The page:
Abolish trials of civilians by military courts

20 09 2016

The Asian Human Rights Commission has released a statement on the ongoing use of military courts by the military junta for its political opponents. While there are no new cases going to the military courts, hundreds of cases will still have to wend their way through the military courts:

FOR IMMEDIATE RELEASE
AHRC-STM-142-2016
19 September, 2016

THAILAND: Abolish all trials of civilians in military courts

On 12 September 2016, the National Council for Peace and Order (NCPO) issued the NCPO Order No. 55/2016under Article 44 of the Interim Constitution; it states that all cases involving offences of the Announcement of the NCPO Order No. 37/2557 (2014), No. 38/2557 (2014), and No. 50/2557 (2014), will no longer be tried in Military courts.

However, this order does not cover cases initiated before the order was issued. In addition, it also fails to cover cases under Article 12 of the NCPO Order No. 3/2015, the junta’s public gathering ban, and the NCPO Order No. 13/2016, which gives Military officers extra-judicial power. Therefore, crimes involving these laws still have to be tried in Military courts.

Since the 2014 coup d’état, both local and international human rights organisations have condemned the Thai Military government; the NCPO, the junta’s ruling body, has since resorted to Military courts to silence all forms of opposition. Under Announcement No.37/2557 (2014), the NCPO made clear its intention to establish Military courts to process people accused of certain categories of offences. In particular, it listed offences of lèse majesté, offences concerning internal security, and any offences deemed to be contrary to the orders of the NCPO. In Announcement 38/2557 (2014), it added that persons brought before Military courts with cases pending against them from the ordinary criminal courts could have those cases dealt with simultaneously. (See AHRC-OLT-006-2014)

The NCPO Order No. 55/2016states that

“…Presently, it appears that the overall situation in the country during these past two years has become, step-by-step, better. The population has expressed their intention and provided good cooperation, which led to the country’s sustainable development; the proper reform of the country; and unity and reconciliation building conducted in a right and fair manner….”

The Asian Human Rights Commission (AHRC) would like to point out the manifest inaccuracy of this statement. What needs to be placed in context is the fact that from May 2014 until the end of May 2016, at least 1,811 civilians have been tried in Military courts in 1,546 cases.

According to the Thai Lawyers for Human Rights (TLHR), there are 517 pending cases in Military courts and 1,029 have reached their final verdicts. Of these, 44 cases are concerned with the violation of NCPO Orders and Announcements (such as failures to report to NCPO summons and the ban on political gathering). There are 63 cases prosecuted for defamation of the monarchy, or lèse majesté, under Section 112 of the Criminal Code, and five cases of sedition-like offences under Section 116 of the Criminal Code.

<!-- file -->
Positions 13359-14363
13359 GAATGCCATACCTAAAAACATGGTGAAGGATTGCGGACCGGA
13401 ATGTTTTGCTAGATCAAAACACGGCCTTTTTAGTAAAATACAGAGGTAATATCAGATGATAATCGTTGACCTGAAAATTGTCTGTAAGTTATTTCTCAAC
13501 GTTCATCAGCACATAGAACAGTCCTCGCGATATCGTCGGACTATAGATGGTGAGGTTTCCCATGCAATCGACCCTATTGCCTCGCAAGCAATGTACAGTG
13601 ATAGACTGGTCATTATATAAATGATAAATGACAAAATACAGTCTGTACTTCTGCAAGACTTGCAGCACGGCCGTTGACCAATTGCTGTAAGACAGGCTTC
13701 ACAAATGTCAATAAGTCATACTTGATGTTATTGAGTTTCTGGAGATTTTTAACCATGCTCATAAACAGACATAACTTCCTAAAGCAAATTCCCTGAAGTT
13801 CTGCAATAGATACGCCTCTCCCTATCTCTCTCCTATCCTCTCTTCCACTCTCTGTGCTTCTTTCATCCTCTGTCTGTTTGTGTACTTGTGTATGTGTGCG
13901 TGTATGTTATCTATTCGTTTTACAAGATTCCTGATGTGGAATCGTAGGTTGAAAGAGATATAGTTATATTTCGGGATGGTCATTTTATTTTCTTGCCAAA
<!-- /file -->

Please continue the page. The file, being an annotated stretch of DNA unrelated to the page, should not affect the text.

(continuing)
In addition, the AHRC is deeply concerned that the NCPO Order No. 55/2016 is not a permanent order that aims to revoke the prosecution of civilians in Military court or one that will restore civilian judiciary. As a matter of fact, what Thailand requires is the annulment of the military rule in the country and the restoration of its civilian government. Orders like the one issued could only be viewed as the junta justifying the excesses committed so far and its justification of the promulgation of a constitution, that neither had popular support nor was drafted with the free and informed will of the people of Thailand.

As a result, there is little reason for human rights organisations to change their demand: revoke the announcement of the NCPO that place civilians in military courts, and return them to be tried in ordinary courts. In conclusion, at least 517 cases in Military courts still await being tried, something that is not in accordance with Article 14 of the International Covenant on Civil and Political Rights.(See ALRC-CWS-32-011-2016)

The NCPO Order No. 55/2016 also reiterates that officers under the NCPO Order No. 3/2558 (2015) and NCPO Order No. 13/2559 (2016) shall continue to have power and responsibility specified in these Orders.

Therefore, without permission having been granted by the Head of the NCPO or an authorized representative under Article 12 of the NCPO Order No. 3/2558 (2015), the political gatherings of five or more persons shall still be punished with imprisonment not exceeding six months or a fine not exceeding ten thousand Baht, or both.

Also, the NCPO Order No. 13/2559 (2016) permits the boundless exercise of power and also inserts military officials as “Prevention and Suppression Officers” into the judicial process and provides them with the authority to carryout investigations along with the police. In addition, the Order gives authority to military officials to detain individuals for up to seven days. During this seven-day detention period, detainees do not have the right to meet a lawyer or contact their relatives, and the Military officials further refuse to make the locations of places of detention public.

In the past two years since the coup, it is clear that Military courts do not accord same rights as Thailand’s civilian courts do. They also violate internationally protected fair trial rights.

The AHRC still calls for the NCPO to revoke Article 44 of the Interim Constitution, as well as all NCPO orders and announcements that place civilians in Military courts. The AHRC calls for returning citizens to be tried in ordinary courts and for ending all forms of violations and harassment of ordinary people.


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